Presenting a new harp guitar tutor for the New Year!
Unfortunately, you’ll all have to relearn your instrument if you hope to utilize this rare historical resource…
Yes, it’s just one of the many iterations of the instrument that musicians, luthiers and sometimes complete idiots have invented over the years.
John Frederick Carl Abelspies (pronounced “able” + “spies”) was certainly not the latter, though judging from the fact that neither he nor his instrument is remembered today, we can conclude that his idea was at best ill-advised.
Abelspies’ invention has been on the Patents page of this site from the beginning, though I no longer recall how I first learned of it. A resident of Glasgow, Scotland, he filed his patent in both the United States and Germany (and presumably in the U.K. and elsewhere) in October 1892. It was granted the following May and July, respectively, by the two known countries, and his undated self-published London tutor is likely from this same period.
His patent was also from the beginning a nice piece of harp guitar organology which helped me as I collected the evidence and formed my definition and arguments. Indeed, it was, and remains, one of the very earliest examples of a true harp guitar being termed as such, Abelspies’ own reasoning foreshadowing ours today: His instrument “… may be termed a harp-guitar, as it combines along with a guitar of ordinary or special construction, a number of strings strung after the manner of a harp and plucked by the fingers as in that instrument.”)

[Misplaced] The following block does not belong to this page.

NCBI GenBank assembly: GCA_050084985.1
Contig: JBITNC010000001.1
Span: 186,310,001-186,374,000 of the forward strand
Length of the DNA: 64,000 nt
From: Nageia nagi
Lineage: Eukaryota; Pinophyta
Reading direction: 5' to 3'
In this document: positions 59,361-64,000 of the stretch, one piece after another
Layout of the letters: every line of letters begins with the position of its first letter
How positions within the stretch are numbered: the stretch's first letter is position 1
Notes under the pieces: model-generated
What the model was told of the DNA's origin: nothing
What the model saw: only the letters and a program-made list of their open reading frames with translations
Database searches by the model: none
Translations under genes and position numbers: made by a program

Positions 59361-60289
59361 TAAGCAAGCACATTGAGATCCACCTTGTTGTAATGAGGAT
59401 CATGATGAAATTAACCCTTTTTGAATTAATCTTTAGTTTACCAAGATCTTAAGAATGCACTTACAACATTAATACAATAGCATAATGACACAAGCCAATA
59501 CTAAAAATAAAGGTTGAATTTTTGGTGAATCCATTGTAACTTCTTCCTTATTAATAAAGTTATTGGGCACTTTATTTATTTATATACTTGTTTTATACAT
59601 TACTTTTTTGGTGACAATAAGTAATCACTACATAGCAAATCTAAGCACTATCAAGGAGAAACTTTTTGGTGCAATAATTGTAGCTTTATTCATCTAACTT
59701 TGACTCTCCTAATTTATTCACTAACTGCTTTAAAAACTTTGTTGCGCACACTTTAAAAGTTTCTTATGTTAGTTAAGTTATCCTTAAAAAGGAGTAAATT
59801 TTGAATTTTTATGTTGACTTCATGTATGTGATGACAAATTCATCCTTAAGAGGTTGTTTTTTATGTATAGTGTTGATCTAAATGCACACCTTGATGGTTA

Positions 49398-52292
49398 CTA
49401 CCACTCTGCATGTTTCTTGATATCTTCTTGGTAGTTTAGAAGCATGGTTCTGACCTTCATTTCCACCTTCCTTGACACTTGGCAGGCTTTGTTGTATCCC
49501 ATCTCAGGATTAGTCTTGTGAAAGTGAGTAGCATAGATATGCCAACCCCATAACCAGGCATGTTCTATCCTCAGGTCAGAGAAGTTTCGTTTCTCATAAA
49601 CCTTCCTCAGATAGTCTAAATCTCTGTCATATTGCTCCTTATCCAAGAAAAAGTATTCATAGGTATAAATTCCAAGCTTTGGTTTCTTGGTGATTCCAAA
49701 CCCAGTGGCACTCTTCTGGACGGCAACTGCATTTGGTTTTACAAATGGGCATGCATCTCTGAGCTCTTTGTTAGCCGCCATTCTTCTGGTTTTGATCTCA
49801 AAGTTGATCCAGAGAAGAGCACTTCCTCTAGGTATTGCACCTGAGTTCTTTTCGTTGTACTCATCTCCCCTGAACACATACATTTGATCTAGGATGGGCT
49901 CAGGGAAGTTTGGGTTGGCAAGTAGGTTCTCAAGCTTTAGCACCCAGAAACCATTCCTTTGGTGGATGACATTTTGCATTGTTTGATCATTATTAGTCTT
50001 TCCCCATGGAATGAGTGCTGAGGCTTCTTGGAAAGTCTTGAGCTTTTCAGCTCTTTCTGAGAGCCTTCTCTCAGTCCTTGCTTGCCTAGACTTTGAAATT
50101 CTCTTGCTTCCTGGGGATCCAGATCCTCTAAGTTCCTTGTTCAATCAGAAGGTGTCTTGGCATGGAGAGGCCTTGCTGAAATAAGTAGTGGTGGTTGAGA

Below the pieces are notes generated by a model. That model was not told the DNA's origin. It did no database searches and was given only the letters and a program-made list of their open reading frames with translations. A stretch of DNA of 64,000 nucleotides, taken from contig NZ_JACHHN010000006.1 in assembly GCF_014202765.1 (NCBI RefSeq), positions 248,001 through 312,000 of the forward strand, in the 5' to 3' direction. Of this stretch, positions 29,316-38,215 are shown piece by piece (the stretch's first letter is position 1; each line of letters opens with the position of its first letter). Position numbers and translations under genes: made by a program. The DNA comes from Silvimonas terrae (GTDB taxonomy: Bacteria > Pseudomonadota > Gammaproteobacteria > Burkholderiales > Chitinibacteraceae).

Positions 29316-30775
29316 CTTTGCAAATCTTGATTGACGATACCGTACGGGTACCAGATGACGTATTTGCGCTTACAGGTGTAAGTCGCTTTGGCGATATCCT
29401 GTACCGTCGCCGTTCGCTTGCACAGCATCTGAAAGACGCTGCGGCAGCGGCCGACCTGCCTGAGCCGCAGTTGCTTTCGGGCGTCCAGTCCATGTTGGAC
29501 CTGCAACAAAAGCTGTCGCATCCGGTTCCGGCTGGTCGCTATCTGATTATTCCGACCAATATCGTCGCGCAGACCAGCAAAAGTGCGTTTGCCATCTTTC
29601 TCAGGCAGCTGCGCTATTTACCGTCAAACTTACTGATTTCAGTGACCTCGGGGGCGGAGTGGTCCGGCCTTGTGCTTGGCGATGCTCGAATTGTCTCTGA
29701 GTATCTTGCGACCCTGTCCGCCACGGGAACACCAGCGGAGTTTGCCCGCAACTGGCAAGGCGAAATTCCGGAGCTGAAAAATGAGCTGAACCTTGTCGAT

However, what actually influenced his uniquely-tuned instrument was not the harp, but the zither. The rare tutor, which I obtained from the British Library, gives us a hint of Abelspies’ thought process when he says, “Those who know the Zither, Guitar or Banjo are fully aware of the drawbacks these Instruments have for accompaniment purposes.” For those not fully aware, he explains, “The Zither has the disadvantage that it must be played on a suitable or special table besides its difficulties in regard to playing” (whatever those difficulties are). As for the guitar, it is “too difficult to be played in ‘all’ Keys and modulations, especially in modern music.” Ah, that pesky 1890s Scottish music! As for the poor banjo, it’s because it “has no foundation notes,” but we already knew that.
So, to make his 16-string harp-guitar easy to modulate in and out of any key, Abelspies provided open chromatic strings…but not descending basses, as in other European and American harp guitars, but a tuning in a circle of 4ths/5ths borrowed from the very zither he called difficult. And so, of his 11 floating strings, the lowest pitch is the D below a standard guitar’s low E. Frankly, I’m surprised that he didn’t decide to more accurately call it a “Zither-Guitar” – which, as some of us have observed (I’ve done a few blogs on the subject), is what our own instruments actually are structurally! (But glad I avoided that rabbit hole!)
If he had left it there, Abelspies might have had a logical and learnable harp guitar. But no, he had to muck it up with his fretted neck. Instead of leaving it in standard guitar tuning, he used five strings tuned low-to-high B♭, E♭, then G-B-E. Here’s how his “simple” system thus ends up:
Hey, but at least we now have his original tutor to help us out!
(Serious scholars are welcome to contact me privately about the 28-page PDF document.)
Wow, Gregg, what a discovery! I wonder what else is lurking at the Library? I spent several days there a few years ago researching a very different area, but its got to be one of the richest and most accessible to the public institutions of its kind in the world. Thanks for all that you do. I’m looking forward to much more in 2022.